Obama says U.N. must show it 'means what it says' on chemical weapons

UNITED NATIONS -- President Obama defended the U.S. threat to strike Syria before the United Nations on Tuesday and urged world leaders to demonstrate that the assembly “means what it says” when it condemns the use of chemical weapons.

The Syrian regime must verify that it is turning over its stockpiles of chemical weapons to international monitors, Obama said, or face consequences for failing to do so.


"If we cannot agree even on this, then it will show that the United Nations is incapable of enforcing the most basic of international laws," Obama said. "On the other hand, if we succeed, it will send a powerful message that the use of chemical weapons has no place in the 21st century and that this body means what it says."

Much of Obama’s early address to the gathering was devoted to the Syrian crisis and laid the basis for his other calls to action, in opposition to the Iranian nuclear program and in support of Palestinian statehood through direct negotiations with Israel.

He said he is encouraged by the apparent willingness of the new Iranian president to discuss dismantling the nuclear program but warned that "conciliatory words will have to be matched by actions that are transparent and verifiable." Friends of Israel must profess a belief that the country's security as a Jewish and democratic state "depends on the realization of a Palestinian state," he said.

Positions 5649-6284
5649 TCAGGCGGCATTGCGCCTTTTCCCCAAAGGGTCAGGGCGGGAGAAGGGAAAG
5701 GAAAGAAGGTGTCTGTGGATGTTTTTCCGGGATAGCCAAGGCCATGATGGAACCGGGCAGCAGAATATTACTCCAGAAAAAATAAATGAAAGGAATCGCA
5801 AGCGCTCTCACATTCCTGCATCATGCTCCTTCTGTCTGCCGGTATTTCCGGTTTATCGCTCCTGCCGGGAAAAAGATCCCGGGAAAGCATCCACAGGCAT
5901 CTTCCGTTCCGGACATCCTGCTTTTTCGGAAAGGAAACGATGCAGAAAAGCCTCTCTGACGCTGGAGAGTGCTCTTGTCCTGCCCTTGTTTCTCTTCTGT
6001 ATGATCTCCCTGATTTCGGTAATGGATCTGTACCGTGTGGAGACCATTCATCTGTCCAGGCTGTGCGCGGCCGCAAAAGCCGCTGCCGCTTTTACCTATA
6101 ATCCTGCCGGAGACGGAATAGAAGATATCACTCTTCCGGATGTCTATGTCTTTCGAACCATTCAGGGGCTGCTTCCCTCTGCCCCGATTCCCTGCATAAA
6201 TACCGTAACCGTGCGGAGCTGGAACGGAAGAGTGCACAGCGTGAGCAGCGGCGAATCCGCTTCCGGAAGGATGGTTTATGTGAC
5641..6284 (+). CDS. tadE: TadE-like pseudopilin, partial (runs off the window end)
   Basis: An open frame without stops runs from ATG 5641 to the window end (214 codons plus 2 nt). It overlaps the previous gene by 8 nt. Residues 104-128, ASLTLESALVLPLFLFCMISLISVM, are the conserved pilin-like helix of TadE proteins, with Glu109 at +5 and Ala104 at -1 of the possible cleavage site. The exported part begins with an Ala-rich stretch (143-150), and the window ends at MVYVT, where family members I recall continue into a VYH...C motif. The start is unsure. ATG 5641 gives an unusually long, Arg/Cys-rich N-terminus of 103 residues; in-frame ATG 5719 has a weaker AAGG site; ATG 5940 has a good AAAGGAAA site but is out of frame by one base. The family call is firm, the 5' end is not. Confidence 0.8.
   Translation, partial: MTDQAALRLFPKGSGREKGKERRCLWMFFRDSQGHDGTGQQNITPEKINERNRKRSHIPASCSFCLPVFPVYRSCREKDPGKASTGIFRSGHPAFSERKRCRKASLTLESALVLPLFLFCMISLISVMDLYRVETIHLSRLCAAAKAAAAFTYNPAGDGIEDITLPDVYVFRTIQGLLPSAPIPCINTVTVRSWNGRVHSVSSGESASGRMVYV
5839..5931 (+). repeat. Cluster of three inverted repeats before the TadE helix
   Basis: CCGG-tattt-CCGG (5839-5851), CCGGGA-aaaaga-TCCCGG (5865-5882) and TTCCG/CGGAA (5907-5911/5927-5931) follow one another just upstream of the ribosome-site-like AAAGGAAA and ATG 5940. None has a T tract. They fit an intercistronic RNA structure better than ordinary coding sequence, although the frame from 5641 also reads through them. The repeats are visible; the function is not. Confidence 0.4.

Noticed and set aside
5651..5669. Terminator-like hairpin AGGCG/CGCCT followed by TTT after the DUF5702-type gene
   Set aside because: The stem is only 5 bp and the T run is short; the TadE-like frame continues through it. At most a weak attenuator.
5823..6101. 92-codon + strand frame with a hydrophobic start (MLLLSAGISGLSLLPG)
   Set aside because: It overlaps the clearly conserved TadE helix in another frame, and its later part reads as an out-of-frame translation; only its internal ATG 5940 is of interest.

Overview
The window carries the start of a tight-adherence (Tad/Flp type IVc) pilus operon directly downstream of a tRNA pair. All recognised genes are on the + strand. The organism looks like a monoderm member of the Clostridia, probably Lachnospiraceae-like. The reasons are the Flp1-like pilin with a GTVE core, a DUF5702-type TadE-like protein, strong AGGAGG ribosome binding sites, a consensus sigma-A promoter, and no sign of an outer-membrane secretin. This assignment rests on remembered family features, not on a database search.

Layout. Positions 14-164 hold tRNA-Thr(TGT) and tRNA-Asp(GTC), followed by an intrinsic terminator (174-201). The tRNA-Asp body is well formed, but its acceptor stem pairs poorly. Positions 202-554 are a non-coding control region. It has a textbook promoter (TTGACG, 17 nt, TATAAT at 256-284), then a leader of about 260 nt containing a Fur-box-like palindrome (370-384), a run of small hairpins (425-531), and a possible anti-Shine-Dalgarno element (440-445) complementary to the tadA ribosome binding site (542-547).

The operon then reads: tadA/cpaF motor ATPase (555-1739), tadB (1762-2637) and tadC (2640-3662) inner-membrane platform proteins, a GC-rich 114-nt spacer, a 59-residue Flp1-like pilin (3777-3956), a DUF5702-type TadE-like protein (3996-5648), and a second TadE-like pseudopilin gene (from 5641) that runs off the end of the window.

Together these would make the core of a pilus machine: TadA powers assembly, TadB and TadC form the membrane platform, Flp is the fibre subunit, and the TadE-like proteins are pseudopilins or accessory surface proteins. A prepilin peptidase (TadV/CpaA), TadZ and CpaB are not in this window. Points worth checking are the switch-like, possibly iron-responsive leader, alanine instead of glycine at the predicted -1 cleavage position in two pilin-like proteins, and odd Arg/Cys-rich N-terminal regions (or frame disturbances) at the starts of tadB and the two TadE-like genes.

But Obama's message to world leaders this week is focused on the suffering in Syria as a warning to the international community to rally around shared values and present a united front.

It comes as some leaders question the U.S. willingness to take unilateral action against the regime of Syrian President Bashar Assad if the U.N. Security Council does not signed off on the use of force.

In his morning address, and in other sessions over his two days in New York, Obama tried to make the case that the U.S. threat is what pushed Assad and his Russian allies toward the current diplomatic process -- a responsibility that he asserts ought to rest also with the U.N.

Assad has now agreed to work with international monitors to impound or destroy his stockpiles of chemical weapons.

"Without a credible military threat, the Security Council had demonstrated no inclination to act at all," Obama told the General Assembly.

Assad's government maintains that an August chemical attack on Damascus suburbs were a "provocation" by rebels in order to draw international action.

If the international community entertains the idea that Assad was not responsible, Obama warned, it will be a threat "to the legitimacy of this institution."


Twitter: @cparsons